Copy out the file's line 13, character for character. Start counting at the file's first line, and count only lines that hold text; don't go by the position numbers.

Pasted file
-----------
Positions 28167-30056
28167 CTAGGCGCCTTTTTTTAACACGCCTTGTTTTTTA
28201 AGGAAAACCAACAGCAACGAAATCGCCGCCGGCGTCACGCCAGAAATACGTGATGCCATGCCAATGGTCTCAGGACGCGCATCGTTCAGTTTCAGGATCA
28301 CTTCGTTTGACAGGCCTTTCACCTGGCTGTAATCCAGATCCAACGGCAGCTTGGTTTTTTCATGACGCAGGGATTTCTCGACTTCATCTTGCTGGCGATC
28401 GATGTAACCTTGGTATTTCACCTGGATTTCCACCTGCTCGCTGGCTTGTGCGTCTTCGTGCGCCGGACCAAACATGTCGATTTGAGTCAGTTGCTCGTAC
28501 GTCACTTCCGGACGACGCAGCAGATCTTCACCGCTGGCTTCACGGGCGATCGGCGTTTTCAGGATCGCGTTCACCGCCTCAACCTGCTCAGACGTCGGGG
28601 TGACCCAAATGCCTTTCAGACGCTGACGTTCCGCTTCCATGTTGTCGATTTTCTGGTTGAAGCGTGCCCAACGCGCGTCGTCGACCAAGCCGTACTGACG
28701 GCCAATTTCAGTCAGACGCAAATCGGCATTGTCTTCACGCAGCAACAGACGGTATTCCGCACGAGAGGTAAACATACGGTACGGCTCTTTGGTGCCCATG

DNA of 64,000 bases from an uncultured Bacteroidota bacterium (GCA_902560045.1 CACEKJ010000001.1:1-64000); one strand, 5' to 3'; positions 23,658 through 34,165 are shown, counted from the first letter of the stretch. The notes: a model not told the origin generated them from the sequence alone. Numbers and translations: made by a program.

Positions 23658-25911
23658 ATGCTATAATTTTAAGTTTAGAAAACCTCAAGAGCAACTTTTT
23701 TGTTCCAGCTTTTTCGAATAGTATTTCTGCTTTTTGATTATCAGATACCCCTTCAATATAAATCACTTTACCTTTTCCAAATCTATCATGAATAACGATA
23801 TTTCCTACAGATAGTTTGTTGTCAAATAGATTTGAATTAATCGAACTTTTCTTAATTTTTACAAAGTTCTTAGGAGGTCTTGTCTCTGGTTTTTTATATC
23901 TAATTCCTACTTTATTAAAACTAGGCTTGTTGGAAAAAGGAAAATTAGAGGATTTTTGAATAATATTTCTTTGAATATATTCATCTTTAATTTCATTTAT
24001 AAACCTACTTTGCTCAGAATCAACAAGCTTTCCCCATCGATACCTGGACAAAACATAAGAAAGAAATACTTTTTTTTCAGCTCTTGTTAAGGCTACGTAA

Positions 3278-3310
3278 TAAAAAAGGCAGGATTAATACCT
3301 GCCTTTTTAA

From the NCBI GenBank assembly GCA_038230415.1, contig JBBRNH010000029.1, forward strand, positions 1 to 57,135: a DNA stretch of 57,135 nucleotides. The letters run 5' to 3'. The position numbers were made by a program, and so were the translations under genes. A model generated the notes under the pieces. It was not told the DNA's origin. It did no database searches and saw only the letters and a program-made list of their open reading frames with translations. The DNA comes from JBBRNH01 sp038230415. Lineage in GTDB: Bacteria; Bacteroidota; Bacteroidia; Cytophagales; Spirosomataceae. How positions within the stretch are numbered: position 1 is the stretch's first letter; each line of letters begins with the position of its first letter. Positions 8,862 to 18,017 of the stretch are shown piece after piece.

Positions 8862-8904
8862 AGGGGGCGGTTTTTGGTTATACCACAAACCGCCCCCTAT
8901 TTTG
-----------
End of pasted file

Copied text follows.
23801 TTTCCTACAGATAGTTTGTTGTCAAATAGATTTGAATTAATCGAACTTTTCTTAATTTTTACAAAGTTCTTAGGAGGTCTTGTCTCTGGTTTTTTATATC